Addiction to Novel Psychoactive Substances (aka ‘Legal Highs’)
In 2016, the UK introduced a blanket ban on Novel Psychoactive Substances, criminalising the production, distribution, sale, and supply of so-called ‘legal’ drugs. Yet, possession of small amounts of some substances is still legal.
Legal highs (now legally known as new psychoactive substances) came with huge misconceptions; people believed that because they were legal, they were safe. Whereas in reality, these legal highs were as dangerous as illegal drugs, if not more so. As they were available to buy in high-street shops and online, users would sometimes be unaware of the dangers in which they were putting themselves.
What makes a substance a legal high and not an illicit drug?
Before legal highs became illegal, they were recognised drugs with an altered chemical structure so they became dissimilar to their original form, and thus were no longer illegal as they were not yet recognised or regulated. Essentially, chemists would alter the structural compound of an illegal drug so they fall outside of drug control laws. These chemical compounds would not undergo testing for safety or side effects, so users cannot be sure what the outcome of using the substance will be. Where the user may be looking for a stimulant or depressant, it would also come with side effects, such as paranoia, seizures, and even comas. Legal highs will often not come with dosage recommendations or even have ‘not safe for human consumption’ labels on their packaging to prevent supplier issues with the law.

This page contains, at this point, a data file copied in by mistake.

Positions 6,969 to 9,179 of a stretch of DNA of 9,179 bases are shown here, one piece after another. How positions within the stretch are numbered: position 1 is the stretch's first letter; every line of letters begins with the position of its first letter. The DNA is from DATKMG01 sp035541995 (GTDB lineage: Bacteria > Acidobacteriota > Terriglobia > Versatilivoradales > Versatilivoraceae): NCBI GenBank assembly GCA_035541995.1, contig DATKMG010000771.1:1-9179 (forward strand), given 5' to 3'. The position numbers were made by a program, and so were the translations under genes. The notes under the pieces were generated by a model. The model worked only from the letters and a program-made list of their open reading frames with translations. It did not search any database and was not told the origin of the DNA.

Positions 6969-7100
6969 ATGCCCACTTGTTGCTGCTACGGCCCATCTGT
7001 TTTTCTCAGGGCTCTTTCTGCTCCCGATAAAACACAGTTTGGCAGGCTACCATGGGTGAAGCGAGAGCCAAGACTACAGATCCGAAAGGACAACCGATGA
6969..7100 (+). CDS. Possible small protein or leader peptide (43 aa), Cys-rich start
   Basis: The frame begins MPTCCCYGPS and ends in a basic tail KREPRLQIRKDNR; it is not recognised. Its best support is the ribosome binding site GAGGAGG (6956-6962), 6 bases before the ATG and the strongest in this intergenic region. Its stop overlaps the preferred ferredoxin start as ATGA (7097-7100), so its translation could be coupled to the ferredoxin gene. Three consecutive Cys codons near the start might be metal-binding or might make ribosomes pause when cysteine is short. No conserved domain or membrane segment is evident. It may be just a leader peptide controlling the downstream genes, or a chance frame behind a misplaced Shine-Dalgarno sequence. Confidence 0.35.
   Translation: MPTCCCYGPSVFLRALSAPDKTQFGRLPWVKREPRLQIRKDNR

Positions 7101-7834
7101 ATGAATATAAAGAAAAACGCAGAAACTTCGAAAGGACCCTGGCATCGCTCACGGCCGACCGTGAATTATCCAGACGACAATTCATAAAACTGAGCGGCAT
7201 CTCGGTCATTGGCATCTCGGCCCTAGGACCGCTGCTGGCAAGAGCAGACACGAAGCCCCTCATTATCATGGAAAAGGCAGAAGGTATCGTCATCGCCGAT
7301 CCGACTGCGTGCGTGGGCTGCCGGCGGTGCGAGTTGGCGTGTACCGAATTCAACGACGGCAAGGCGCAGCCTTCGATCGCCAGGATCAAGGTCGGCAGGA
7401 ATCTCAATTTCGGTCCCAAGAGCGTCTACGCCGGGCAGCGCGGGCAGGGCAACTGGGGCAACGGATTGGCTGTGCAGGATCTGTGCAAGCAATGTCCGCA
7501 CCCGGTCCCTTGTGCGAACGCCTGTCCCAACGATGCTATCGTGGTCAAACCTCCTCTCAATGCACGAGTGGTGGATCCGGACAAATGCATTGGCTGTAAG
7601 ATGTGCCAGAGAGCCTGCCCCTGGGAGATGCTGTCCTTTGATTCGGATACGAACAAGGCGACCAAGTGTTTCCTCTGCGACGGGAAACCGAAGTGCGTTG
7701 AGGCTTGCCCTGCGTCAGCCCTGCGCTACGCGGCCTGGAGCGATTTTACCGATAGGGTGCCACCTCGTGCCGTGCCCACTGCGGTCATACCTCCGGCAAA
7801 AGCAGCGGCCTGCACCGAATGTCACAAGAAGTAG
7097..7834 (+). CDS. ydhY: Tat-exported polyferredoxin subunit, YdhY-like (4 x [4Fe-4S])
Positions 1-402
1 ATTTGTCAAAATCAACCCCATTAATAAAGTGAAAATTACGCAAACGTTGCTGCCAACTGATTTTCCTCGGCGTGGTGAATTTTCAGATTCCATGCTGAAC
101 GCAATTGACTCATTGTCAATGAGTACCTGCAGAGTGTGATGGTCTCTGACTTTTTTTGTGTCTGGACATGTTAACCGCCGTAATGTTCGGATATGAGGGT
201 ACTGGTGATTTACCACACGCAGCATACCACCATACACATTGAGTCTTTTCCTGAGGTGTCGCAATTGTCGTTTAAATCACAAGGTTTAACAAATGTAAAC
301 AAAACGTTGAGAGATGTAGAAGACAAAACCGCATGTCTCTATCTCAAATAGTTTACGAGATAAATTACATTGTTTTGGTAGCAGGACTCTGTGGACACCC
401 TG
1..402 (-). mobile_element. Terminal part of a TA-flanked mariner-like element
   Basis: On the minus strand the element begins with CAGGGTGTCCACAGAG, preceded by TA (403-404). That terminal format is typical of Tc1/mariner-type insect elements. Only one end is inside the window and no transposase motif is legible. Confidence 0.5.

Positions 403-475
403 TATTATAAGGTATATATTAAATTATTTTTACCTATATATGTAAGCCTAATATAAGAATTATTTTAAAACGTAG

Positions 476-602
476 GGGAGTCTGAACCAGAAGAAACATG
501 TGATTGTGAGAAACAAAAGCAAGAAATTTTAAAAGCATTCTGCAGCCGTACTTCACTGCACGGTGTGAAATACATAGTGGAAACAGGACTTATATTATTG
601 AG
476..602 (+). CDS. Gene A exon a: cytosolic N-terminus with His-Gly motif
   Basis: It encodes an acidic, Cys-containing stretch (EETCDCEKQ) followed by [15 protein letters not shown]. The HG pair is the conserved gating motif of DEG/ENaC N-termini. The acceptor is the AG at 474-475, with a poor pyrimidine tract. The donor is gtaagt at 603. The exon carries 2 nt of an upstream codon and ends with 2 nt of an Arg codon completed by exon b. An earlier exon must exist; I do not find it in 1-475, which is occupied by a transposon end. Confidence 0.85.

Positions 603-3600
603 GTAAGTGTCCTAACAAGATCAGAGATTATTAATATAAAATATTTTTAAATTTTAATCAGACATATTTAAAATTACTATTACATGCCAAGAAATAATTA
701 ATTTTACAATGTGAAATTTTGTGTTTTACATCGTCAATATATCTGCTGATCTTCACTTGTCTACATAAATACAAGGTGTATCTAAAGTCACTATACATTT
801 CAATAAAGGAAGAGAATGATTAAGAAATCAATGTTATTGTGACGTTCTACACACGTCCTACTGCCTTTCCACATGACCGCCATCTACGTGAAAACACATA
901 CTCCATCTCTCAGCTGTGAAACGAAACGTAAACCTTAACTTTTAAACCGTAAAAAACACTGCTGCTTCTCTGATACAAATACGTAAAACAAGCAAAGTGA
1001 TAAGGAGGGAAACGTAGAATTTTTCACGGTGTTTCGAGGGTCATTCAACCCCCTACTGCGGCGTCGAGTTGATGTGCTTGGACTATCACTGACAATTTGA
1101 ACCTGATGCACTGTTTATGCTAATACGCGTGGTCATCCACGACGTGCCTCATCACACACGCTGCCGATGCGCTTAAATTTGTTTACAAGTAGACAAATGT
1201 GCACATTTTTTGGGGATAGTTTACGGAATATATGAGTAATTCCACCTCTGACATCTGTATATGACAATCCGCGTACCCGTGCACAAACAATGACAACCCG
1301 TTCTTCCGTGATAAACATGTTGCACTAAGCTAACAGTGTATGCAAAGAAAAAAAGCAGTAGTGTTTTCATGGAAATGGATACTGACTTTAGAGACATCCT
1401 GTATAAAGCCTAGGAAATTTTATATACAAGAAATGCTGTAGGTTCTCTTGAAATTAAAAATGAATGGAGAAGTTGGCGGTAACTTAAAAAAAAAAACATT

At first, people created legal highs with the aim of producing them quicker than the government could ban them, meaning drugs went through rapid altering, creating, and marketing with little thought or testing into the possible dangers. The risk of the fast-paced creation process of legal highs means that there’s little known about their potency, short-term or long-term side effects, and what happens when mixing them with alcohol or other drugs. The packaging on these substances may guide a list of ingredients, but since there is no regulation, users can never be sure what’s really inside.
Legal high epidemic
Producers design legal highs to replicate the effects of illegal substances, such as cocaine, cannabis, and ecstasy. Some common legal highs used in the UK are methylphenidates, which they promote as a cocaine alternative; laughing gas, otherwise known as nitrous oxide; and cannabinoids, such as Spice, which they advertise as a cannabis alternative.
The legal high Spice has hit headlines in recent years because of a boom in users developing an addiction. Spice started life as a chemically altered alternative to cannabis, which promised a relaxing high. In reality, the side effects were far from this. Many refer to Spice as a ‘zombie drug’ because users induce themselves into a semi-comatose state.
Because Spice is a relatively new drug, the long-term effects of a Spice addiction are not yet realised. Short-term though, users can expect to see psychotic symptoms, such as paranoia and hallucinations. Spice is also associated with cases of heart attacks and kidney failure. Instant side effects of Spice use can include:
- Breathing difficulties
- Chest pains
- Severe vomiting
- Frothing at the mouth
Treatment for spice addiction
The sudden onset of health complications brought on by Spice can often result in death, so it’s imperative that someone with a Spice addiction seeks medical help as soon as possible.
When a long-term Spice addict seeks help, it is important that they carry out withdrawal with the help of medical professionals alongside support, as immediate withdrawal may cause serious health implications.
For more information on the treatments services offered by Charterhouse Clinic for drug addiction, please visit our drug addiction treatment page.